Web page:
How do we sell a portfolio of products that provide guarantees and security in a marketplace that seems to make bad financial decisions on a continuous basis?
On Jun. 14, 2012, R. Allen Stanford was sentenced to 110 years in prison for investment fraud after being found guilty of bilking investors out of more than $7 billion dollars.
How did he do it? He offered certificates of deposit (CDs) through a bank he controlled in Antigua, telling them the money would pay high interest rates as it would be invested in stocks and bonds. However, he took the money and invested in risky real estate ventures and his other businesses. He kept needing more deposits to cover losses, and when the new investment money dried up so did his game — a true Ponzi scheme
Thanks to Charles Ponzi (who in 1920 was found guilty and sentenced to five years in prison for bilking investors of $10 million dollars), the name Ponzi has become infamous for investor schemes that have been built on deceit, misrepresentation and outright fraud. Who could forget the Bernie Madoff scandal?
As a society, we have become increasingly savvy through financial education and now have immediate access to information never dreamed possible just a few years ago. How can individuals remain so susceptible to fraudulent behavior?
Perhaps it’s because as humans we always want to believe the best. We tend to be optimistic. Also, we probably all possess a bit of greed
that clouds rational thinking at times.
It certainly makes our jobs harder. After all, how do we sell a portfolio of products that provide guarantees and security in a marketplace that seems to make bad financial decisions on a continuous basis? Even typical investors, according to Dalbar Research, continuously underperform average market returns because they hold on to losers too long, sell winners too early, buy high/sell low, etc.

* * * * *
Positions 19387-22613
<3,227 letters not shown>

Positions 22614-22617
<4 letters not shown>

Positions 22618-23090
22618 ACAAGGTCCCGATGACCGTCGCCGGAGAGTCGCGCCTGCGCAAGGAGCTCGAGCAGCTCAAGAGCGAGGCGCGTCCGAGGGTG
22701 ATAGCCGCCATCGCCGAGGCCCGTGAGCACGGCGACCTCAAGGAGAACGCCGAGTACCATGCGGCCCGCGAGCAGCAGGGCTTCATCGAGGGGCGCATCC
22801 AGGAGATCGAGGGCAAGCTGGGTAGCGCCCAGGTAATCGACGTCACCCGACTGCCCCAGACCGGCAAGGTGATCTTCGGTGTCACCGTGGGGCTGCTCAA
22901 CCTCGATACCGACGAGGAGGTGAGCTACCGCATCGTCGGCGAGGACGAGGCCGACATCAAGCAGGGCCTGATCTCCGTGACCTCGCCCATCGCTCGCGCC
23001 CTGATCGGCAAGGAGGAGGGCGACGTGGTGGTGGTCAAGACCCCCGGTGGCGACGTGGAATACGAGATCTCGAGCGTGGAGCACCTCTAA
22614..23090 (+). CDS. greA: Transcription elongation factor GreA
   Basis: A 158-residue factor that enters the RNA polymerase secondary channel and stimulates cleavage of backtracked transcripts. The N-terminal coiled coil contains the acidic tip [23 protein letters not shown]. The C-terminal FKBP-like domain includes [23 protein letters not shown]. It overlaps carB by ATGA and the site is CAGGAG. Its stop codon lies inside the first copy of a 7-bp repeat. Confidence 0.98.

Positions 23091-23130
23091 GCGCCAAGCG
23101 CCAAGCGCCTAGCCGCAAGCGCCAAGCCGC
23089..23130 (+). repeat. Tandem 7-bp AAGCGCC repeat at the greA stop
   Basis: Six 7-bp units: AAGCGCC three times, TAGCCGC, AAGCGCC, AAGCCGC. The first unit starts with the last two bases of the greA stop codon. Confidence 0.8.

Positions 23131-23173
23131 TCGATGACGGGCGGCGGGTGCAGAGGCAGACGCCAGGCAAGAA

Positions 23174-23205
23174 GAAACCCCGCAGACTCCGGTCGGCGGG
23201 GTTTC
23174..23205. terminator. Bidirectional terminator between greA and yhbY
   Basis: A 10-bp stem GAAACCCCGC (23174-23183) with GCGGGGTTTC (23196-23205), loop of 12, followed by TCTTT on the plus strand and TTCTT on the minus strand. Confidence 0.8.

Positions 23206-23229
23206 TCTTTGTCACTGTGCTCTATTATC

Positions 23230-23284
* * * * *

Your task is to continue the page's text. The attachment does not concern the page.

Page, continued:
Consider the use of “mental accounting” with respect to our retirement plans. When we think of retirement assets
, we think of one “bucket” of assets to fund our retirement years, when in fact, clients should be thinking in terms of multiple buckets. Housing, food and future health care expenses are buckets that are akin to “keeping the house lights on.”
Other retirement buckets can be for travel, spoiling the grandkids and other fun. These buckets can hold investments that may have more upside potential and not necessarily provide absolute guarantees.
How does the bucket approach relate to you and our industry? Guaranteed income annuities can satisfy the former, “must-have” buckets in this example. Other types of products, focused on accumulation — either annuities or life insurance — may satisfy the latter. By framing solutions in this way, your clients will better understand the value proposition you bring to them.